One middle school code of conduct reads, " There is a strong relationship between good dress habits, good work habits, and proper school behavior." Daylight saving time kicked in again and spring is on the way.
While the milder temperatures and March winds foretell that summer is coming, teachers and school administrators anticipate the annual fashion show that seems to liberate young people from the hibernation of winter. The standard of dress seems to have a trickle down effect from colleges and universities where, for some, the goal is to wear as little as you can.
It is a counterintuitive venue since young adults are getting closer to a permanent workplace where, with few exceptions, standards of dress are an expectation rather than an elective. The reality is that the "less is best" behavior did not start with college or even high school.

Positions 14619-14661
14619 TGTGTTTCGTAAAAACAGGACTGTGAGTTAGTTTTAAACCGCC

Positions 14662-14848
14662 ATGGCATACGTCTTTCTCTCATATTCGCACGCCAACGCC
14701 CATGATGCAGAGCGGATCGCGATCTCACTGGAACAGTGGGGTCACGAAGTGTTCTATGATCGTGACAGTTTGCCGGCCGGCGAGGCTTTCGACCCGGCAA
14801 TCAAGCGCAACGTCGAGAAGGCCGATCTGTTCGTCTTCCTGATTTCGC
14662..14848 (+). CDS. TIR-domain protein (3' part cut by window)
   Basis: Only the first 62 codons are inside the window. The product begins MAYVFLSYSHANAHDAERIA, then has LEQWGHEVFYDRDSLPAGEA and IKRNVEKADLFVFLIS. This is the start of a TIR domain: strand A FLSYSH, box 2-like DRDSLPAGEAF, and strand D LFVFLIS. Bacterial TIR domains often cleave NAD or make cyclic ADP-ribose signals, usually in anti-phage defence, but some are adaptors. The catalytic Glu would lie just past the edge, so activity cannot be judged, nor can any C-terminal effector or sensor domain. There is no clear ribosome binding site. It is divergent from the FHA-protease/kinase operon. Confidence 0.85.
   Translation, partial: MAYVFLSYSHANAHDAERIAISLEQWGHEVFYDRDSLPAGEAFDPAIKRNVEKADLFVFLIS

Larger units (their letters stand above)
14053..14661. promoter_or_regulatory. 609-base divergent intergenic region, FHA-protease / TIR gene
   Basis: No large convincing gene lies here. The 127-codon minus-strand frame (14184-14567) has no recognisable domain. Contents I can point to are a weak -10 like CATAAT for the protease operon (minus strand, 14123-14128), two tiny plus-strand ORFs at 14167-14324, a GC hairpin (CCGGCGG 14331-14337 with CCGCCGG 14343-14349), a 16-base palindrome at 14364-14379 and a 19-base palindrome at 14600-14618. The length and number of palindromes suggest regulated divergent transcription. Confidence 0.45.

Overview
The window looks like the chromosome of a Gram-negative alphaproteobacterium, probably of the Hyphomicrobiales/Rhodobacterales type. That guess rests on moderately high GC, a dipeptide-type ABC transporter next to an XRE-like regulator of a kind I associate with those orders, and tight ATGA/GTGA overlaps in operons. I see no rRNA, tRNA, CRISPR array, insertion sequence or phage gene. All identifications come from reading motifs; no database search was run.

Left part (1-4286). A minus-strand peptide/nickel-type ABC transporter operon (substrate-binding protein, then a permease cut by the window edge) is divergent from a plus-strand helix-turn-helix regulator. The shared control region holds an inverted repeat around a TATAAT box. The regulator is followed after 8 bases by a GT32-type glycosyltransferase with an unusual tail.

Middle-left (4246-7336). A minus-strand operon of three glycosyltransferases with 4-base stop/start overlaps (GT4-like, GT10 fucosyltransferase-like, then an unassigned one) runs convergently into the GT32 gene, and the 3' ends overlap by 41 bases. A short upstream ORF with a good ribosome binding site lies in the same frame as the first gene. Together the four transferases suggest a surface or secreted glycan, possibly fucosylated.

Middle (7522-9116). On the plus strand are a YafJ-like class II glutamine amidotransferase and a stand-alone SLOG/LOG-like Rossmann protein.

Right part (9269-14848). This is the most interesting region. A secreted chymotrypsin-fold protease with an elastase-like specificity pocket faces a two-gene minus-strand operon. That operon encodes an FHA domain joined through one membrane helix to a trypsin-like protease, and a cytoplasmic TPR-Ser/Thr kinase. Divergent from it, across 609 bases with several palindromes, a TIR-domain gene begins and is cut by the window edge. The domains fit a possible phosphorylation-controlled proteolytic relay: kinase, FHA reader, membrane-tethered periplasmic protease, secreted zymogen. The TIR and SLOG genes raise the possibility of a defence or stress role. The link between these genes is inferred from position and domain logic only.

It often had its origin in caring parents who made a critical turn the first that the middle school or elementary student asked to push the dress limits only to find the response "well that is cute." What may be cute at 10 is suggestive at 15 and dangerous at 20.
For young people, dress is a direct reflection of their emerging identity. It is the way that you associate with a group. Gangs wear colors for a reason, Affiliation.
As you begin spring shopping for those young people for whom you provide care and guidance, ask the question, "With whom are they trying to identify?" Who will be their friends."? "What impression will they give to others before they ever speak?"
You may stop to realize that you are not selecting their clothes, you are choosing their friends, and shaping their behavior.